What Makes the 2021 Academy Awards So Special?

What Makes the 2021 Academy Awards So Special?

‘Nomadland’CREDIT: Searchlight
 
This was an epic year of firsts across the Academy Awards! 

I know you’re probably getting tired of hearing about it, but 2020 was an unprecedented year. It was a time full of chaos and fear and worry—and somehow, despite all of this stuff, we got some amazing movies. 

One of the things that doesn’t translate with just the list of nominations today is just what a landmark this year has been. So we took the time to read over the Academy fact list of this year’s major achievements. 

Check them out below! 

Here Are All the Groundbreaking Achievements for the 2021 Academy Awards

  • The first time two women have been nominated for best director; Chloé Zhao and Emerald Fennell. 
  • The first time a woman of color was nominated for best director; Chloé Zhao. 
  • Seventy women received a total of 76 nominations, a record for a given year.
  • Chloé Zhao is the first woman to receive four nominations in a single year. Emerald Fennell becomes the third woman with three nominations in a single year, joining Sofia Coppola and Fran Walsh, who both accomplished that feat in 2003.
  • Emerald Fennell and Chloé Zhao become the sixth and seventh women to be nominated in the Directing category.
  • Fennell is the first woman to be nominated for her feature film directing debut. Previous women nominated for Directing are Lina Wertmüller, Jane Campion, Sofia Coppola, Kathryn Bigelow, the only winner, and Greta Gerwig.
  • Frances McDormand becomes the third woman (after Barbra Streisand and Oprah Winfrey) and the 20th person to have both an acting and a Best Picture nomination, not necessarily for the same film.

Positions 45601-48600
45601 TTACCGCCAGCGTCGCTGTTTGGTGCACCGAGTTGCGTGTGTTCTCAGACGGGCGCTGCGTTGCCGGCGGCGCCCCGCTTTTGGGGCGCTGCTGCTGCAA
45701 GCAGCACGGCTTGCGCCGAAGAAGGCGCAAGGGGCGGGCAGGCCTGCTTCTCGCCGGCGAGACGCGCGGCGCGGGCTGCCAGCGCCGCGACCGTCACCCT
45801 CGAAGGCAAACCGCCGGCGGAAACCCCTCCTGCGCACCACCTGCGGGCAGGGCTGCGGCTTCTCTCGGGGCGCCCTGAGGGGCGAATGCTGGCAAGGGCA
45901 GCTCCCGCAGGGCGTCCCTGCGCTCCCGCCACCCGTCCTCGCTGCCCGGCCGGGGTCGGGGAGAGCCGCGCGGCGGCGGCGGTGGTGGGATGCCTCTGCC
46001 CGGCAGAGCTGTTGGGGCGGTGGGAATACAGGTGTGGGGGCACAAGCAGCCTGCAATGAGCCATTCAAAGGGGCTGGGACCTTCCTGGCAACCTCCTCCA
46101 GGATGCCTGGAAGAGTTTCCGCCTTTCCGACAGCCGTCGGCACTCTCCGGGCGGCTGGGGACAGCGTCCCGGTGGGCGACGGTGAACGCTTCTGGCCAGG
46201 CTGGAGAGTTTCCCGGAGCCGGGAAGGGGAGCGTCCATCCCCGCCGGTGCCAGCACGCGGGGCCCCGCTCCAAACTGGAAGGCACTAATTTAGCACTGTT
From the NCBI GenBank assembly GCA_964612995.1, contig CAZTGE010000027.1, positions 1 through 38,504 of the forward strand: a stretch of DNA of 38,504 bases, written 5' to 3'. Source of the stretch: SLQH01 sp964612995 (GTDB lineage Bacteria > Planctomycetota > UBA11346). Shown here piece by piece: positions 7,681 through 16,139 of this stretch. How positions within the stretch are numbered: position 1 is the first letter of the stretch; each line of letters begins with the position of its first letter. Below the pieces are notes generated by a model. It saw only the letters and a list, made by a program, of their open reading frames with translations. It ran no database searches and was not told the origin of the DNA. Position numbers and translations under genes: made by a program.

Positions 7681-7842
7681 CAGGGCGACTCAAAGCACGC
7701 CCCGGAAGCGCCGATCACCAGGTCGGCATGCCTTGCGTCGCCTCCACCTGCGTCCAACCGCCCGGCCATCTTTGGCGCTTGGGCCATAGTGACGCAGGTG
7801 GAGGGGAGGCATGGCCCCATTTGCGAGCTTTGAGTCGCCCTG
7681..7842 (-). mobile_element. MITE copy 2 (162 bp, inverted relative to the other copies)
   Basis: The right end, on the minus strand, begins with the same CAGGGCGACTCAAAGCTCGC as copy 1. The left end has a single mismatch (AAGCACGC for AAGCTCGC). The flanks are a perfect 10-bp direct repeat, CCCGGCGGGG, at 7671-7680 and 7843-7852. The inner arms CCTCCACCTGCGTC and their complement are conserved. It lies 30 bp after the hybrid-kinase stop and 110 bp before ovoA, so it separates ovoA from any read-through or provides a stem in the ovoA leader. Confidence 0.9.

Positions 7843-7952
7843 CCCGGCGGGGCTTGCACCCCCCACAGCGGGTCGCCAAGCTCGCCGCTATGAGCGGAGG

• Pete Docter’s fourth nomination is a record for the Animated Feature Film category, now entering its 20th year.
  • Mank becomes the seventh black-and-white film to be nominated for Costume Design and the 17th for Cinematography since separate categories for color and black-and-white films were merged in 1967. The last Costume Design nomination (and win) was for The Artist (2011); the last Cinematography nomination was for The Lighthouse (2019).
  • With its first nomination, Tunisia becomes the fifth country from the continent of Africa to be nominated for International Feature Film. The Man Who Sold His Skin is the 10th film nominated from the region. Previous nominations include five films from Algeria, two from South Africa, and one each from Ivory Coast and Mauritania.
  • Leslie Odom, Jr. is the fourth person (and first man) to receive acting and song nominations for the same film. Mary J. Blige was the first, with her nominations for Mudbound in 2017, followed by Lady Gaga with her nominations for A Star Is Born in 2018, and Cynthia Erivo with her nominations for Harriet in 2019. Barbra Streisand was the first person to receive nominations in both categories but for different films.
  • The first time a person of color received a posthumous nomination. Chadwick Boseman, who died on Aug. 28, 2020, is the seventh performer to receive a posthumous nomination. The others were James Dean (Actor, East of Eden, 1955, and Actor, Giant, 1956); Spencer Tracy (Actor, Guess Who’s Coming to Dinner, 1967); Peter Finch, the first posthumous acting winner (Actor in a Leading Role, Network, 1976); Ralph Richardson (Actor in a Supporting Role, Greystoke: The Legend of Tarzan, Lord of the Apes, 1984); Massimo Troisi (Actor in a Leading Role, The Postman (Il Postino), 1995) and Heath Ledger, who was also a winner (Actor in a Supporting Role, The Dark Knight, 2008).

These are some landmark facts that show a more open and interesting Hollywood. It’s one of the bright things to come out of 2020, and is hopefully indicative of an inclusive and determined Hollywood moving forward. 

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